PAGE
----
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Home :: Archive :: 2006 :: June ::
The Big Question
The Shakespeare Conference: SHK 17.0599  Monday, 26 June 2006

[1] 	From: 	Carol Barton <
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	Date: 	Friday, 23 Jun 2006 18:44:26 -0400
	Subj: 	Re: SHK 17.0580 The Big Question

[2] 	From: 	Carol Barton <
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	Date: 	Friday, 23 Jun 2006 18:53:56 -0400
	Subj: 	Re: SHK 17.0580 The Big Question

[3] 	From: 	JD Markel <
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	Date: 	Friday, 23 Jun 2006 18:36:33 -0700 (PDT)
	Subj: 	Re: SHK 17.0593 The Big Question

[4] 	From: 	Marilyn A. Bonomi <
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	Date: 	Saturday, 24 Jun 2006 09:01:35 -0400
	Subj: 	RE: SHK 17.0593 The Big Question

[5] 	From: 	Edmund Taft  <
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	Date: 	Sunday, 25 Jun 2006 13:42:50 -0400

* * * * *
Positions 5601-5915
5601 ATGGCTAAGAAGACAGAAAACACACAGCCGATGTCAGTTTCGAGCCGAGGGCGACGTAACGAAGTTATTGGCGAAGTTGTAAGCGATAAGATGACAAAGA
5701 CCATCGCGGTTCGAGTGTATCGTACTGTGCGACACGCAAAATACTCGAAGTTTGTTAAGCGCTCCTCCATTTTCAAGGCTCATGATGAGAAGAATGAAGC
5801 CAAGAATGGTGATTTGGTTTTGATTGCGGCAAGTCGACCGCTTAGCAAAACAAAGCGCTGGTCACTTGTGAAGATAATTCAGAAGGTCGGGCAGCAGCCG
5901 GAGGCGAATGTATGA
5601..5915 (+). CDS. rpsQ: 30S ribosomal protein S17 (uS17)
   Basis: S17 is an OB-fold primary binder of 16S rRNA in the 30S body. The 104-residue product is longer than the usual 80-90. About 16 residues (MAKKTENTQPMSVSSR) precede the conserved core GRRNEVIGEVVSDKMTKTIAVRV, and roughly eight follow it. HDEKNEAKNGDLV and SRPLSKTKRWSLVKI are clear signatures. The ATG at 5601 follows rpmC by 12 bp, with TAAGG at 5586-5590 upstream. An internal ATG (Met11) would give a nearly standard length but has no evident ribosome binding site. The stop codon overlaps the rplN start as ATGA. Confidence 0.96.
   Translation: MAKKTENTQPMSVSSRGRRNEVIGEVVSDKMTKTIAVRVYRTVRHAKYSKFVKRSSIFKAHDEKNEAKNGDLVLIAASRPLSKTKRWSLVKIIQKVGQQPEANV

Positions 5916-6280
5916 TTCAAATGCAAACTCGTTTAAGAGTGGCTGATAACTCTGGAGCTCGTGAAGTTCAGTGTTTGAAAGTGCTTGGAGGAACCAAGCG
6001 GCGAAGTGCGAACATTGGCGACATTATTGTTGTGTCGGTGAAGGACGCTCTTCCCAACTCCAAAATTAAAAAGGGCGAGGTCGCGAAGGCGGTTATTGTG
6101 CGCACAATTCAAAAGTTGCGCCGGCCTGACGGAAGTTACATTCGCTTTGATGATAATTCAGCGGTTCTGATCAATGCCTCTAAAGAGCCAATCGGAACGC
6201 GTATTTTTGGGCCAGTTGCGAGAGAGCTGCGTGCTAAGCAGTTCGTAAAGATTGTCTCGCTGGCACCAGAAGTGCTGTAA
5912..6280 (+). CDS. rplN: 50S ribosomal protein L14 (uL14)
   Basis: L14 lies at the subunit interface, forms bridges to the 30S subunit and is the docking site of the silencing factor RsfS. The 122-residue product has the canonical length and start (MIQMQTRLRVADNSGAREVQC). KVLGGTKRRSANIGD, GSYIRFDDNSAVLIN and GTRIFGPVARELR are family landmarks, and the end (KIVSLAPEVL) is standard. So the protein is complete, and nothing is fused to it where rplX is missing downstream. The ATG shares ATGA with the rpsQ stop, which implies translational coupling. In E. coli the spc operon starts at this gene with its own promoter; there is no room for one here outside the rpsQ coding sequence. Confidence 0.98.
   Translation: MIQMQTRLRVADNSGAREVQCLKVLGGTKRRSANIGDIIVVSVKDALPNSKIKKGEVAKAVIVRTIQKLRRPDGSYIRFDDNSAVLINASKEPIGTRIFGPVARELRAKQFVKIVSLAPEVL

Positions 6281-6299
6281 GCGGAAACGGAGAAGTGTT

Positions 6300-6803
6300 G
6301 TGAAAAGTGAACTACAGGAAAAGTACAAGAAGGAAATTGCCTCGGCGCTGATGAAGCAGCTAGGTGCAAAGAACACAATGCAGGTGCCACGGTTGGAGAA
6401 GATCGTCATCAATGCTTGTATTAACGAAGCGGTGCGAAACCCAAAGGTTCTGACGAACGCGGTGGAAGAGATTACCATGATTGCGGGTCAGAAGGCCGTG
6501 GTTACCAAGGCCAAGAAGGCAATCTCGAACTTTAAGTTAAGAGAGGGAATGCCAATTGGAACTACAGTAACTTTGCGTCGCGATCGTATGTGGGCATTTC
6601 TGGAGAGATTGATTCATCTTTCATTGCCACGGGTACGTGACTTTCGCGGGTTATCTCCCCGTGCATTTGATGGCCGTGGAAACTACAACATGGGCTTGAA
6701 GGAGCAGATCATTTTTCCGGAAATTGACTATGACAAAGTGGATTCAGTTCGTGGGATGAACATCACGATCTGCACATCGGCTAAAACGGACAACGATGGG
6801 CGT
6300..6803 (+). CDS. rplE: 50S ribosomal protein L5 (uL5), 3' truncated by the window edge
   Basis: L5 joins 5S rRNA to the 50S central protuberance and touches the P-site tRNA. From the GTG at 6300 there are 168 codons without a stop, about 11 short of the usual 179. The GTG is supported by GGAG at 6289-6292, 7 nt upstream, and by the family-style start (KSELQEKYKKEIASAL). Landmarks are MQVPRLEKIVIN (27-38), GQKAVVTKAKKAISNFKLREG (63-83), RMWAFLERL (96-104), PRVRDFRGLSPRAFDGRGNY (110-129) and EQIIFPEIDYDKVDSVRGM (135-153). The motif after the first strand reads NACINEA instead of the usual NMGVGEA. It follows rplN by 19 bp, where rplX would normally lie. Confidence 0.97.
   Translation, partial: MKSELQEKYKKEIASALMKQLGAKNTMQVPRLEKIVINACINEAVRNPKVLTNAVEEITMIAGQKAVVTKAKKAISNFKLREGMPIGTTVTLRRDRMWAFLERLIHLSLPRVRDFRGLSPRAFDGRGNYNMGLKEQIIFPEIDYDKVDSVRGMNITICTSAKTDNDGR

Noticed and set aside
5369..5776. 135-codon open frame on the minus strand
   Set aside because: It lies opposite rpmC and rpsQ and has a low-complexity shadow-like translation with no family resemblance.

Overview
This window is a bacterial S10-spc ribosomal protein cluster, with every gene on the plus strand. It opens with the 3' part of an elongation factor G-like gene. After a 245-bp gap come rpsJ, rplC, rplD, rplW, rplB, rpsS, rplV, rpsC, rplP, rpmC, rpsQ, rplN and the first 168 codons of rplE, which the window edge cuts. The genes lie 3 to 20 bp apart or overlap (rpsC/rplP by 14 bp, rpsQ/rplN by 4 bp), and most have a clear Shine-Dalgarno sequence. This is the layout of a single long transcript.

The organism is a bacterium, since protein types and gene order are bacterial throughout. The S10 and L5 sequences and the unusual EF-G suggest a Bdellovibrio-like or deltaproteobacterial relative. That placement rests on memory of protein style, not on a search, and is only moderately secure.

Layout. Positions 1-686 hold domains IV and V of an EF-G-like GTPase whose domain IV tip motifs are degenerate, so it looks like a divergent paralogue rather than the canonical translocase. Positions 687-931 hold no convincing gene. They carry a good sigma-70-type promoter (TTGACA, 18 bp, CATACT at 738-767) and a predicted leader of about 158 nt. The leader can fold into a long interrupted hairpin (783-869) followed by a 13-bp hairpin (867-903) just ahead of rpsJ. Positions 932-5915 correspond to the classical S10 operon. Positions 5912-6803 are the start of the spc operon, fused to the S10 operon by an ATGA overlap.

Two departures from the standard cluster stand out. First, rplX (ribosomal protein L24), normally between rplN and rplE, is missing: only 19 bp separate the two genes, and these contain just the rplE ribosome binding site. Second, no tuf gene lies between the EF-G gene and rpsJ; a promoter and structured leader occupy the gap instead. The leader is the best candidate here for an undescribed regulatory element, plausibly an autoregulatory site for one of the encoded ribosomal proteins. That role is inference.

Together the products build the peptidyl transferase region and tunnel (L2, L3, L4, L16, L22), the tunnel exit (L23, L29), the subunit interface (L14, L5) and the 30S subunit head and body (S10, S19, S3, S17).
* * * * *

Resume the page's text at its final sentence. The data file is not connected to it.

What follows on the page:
Subj: 	The Big Question

[6] 	From: 	Joseph Egert <
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	Date: 	Monday, 26 Jun 2006 02:03:54 +0000
	Subj: 	RE: SHK 17.0593 The Big Question


[1]-----------------------------------------------------------------
From: 		Carol Barton <
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Date: 		Friday, 23 Jun 2006 18:44:26 -0400
Subject: 17.0580 The Big Question
Comment: 	Re: SHK 17.0580 The Big Question

I agree with Ed, wholeheartedly. I think (as I have said before) that 
the "Christians" come off as un-Christian as Shylock is reputed to be in 
this play . . . and that one must apply "cat shall mew, and dog shall 
have his day" to the pound of flesh. Those who are cornered and virtual 
helpless strike out with whatever means are available to them . . . and 
the only way Shylock can avenge his debasement and what he sees as the 
theft (alienation) of his daughter (and his ducats) is to insist on the 
pound of flesh that Antonio frivolously promised . . . that is, to use 
(OT style) justice vs. (NT) mercy to the letter of the law, with the 
whole weight and implications of the old (impossible to honor) covenant